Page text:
Enigmatic, ever-present, her mother’s tales had gripped Daes’ childish imagination and sparked yearning no story or answer or riddling rhyme could quench. When the last Muradun had put aside the mask, Daes was among five who had braved the caves to seek it. In the cave she had dreamed Matamura came to her as white flame with no more face than the mask suggested. Matamura had said nothing, but, touching the girl’s brow, had given her the gift of peace. Daes, alone, had emerged four days later and crawled to the altar stone to claim the robe of the Muradun.

She wondered now whether she had been given any choice at all in what she had become.

Watching Daes, Eula worried. She stood in front of Daes and touched her arm, rousing her. Daes nodded, removing her hand from the mask. When Eula lifted it to Daes’ face, Daes saw the small cracks and imperfect repairs inside. Since before common memory, the mask had brought people peace. They beheld a perfect surface, a goddess’ face. None guessed at the fissures beneath.

Atop the mask Eula fastened the white horsehair wig. Over Daes’ shoulders the pale tresses flowed to her waist. A brisk greeting gust whipped strands across the mask’s cheeks as they stepped into the foreyard.

Eula led Daes, step by step and arm in arm, into the street. Daes could neither see nor speak, and, this day, wearing the Muradun mask, she could barely breathe. Her heart lost its rhythm. Her hands sweat, cold.

Eula pulled her closer. Children chased their heels, singing praise and begging blessings. Old women came from their doors to watch Lady Solace pass in her rough beauty. The nubby robe of undyed wool swept the dust from the cobblestones with each shuffling step.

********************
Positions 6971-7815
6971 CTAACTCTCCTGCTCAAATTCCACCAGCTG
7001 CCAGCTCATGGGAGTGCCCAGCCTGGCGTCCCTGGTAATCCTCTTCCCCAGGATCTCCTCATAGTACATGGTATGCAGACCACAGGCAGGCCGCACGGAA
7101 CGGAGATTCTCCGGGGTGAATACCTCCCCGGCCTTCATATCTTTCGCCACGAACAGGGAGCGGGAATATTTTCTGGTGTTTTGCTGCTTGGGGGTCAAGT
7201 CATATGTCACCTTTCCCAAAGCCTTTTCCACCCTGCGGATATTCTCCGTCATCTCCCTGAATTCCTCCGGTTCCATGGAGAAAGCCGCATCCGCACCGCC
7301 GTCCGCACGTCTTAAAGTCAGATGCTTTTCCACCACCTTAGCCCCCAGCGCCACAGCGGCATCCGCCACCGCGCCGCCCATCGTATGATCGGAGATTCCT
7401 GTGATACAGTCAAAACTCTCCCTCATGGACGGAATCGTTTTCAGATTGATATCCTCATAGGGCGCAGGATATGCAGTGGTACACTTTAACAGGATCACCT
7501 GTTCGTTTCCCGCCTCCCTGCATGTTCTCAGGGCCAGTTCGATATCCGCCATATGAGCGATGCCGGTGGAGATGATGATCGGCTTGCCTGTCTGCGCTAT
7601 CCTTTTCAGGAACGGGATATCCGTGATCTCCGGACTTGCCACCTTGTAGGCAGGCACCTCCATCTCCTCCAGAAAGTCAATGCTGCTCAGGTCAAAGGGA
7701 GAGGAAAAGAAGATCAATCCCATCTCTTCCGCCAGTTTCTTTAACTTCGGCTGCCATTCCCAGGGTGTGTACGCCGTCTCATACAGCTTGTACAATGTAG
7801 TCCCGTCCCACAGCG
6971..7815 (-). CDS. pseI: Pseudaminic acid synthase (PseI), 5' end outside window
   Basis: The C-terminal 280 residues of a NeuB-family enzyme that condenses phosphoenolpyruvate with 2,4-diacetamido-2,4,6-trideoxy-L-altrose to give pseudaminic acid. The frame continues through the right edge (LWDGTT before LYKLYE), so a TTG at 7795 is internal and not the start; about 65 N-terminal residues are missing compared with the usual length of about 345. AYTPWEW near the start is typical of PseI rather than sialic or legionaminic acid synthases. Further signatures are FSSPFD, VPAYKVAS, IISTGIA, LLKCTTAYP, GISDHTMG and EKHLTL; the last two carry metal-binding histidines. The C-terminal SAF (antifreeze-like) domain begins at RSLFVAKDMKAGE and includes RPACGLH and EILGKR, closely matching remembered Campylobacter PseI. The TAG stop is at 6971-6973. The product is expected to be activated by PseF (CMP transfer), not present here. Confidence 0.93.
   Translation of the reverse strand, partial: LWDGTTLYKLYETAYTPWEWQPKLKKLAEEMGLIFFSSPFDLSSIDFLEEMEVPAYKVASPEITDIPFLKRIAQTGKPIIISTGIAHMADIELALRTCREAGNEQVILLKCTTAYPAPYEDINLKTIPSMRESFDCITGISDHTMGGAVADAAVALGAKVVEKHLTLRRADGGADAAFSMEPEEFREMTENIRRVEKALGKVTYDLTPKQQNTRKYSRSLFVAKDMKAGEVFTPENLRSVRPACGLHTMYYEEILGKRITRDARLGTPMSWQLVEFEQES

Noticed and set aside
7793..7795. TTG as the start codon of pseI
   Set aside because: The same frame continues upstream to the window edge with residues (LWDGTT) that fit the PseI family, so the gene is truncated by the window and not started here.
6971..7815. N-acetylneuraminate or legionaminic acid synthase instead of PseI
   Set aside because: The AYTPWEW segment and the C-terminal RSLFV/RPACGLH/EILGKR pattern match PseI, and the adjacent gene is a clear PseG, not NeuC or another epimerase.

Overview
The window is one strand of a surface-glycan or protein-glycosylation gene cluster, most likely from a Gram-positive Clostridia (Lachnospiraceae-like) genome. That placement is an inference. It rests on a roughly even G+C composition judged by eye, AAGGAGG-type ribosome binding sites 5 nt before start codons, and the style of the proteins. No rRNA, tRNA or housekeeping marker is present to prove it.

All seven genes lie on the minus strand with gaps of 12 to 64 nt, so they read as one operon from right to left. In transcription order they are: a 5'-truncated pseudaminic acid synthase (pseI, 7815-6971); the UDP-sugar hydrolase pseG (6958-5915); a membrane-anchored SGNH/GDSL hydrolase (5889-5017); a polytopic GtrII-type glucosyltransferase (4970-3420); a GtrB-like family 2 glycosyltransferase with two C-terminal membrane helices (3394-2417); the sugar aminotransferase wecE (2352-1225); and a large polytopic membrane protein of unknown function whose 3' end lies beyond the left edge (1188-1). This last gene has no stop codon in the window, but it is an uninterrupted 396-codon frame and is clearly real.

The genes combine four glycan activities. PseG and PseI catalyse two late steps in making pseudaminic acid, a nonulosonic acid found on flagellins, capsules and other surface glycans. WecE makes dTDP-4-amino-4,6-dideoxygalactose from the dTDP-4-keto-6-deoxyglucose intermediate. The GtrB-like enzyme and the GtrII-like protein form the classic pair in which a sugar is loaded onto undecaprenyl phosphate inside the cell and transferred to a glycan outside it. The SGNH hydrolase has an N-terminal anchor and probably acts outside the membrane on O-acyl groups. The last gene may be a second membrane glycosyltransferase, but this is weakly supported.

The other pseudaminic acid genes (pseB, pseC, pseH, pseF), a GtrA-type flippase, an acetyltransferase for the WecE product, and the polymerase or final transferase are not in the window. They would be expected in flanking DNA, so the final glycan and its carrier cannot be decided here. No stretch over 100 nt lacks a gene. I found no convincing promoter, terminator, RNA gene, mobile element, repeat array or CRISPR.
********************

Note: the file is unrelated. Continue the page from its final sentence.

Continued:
At a low green door Eula stopped. Daes ducked through the entrance without being told to stoop. Her feet found their way through the forechamber to the barren bedroom without Eula leading the way.

“Goddess,” the hoarse, crackling murmur was not the warm rich voice from Daes’ memories. The room, as still as winter, amplified each labored breath. “Matamura.”

A papery hand clutched Daes’. Feeling its warmth, Daes perceived the coldness of her own.

“You honor me,” the old woman said. The dying often said such things to the Muradun.

Eula helped Daes into a chair at the bedside and left them. Tears slipped down Daes’ cheeks and slid over her lips beneath the mask’s closed mouth. Silent, she wept, keeping her breath even and letting her nose run without a single sniffle.

For twenty years she had not looked upon her mother’s face. For twenty years Daes herself had not been seen.

Daes held the woman’s hand and listened to her breathing. When the silence thickened, Daes could not breathe at all. The mask seemed to shrink, squeezing and smothering. Daes’ scrambling fingers cast off the wig and tore at the tethered leather strings until at last she pulled the Muradun mask from her face.

Her mother’s lips shifted in a soft almost-smile. She lifted her palsied hand and wiped tears from Daes’ chin.

“My girl,” her mother said. “Mine.”

Daes lay the Muradun mask across her lap. Her own voice sounded hoarse when she spoke. “I love you.”

The Muradun mask stared up at their joined hands, waiting.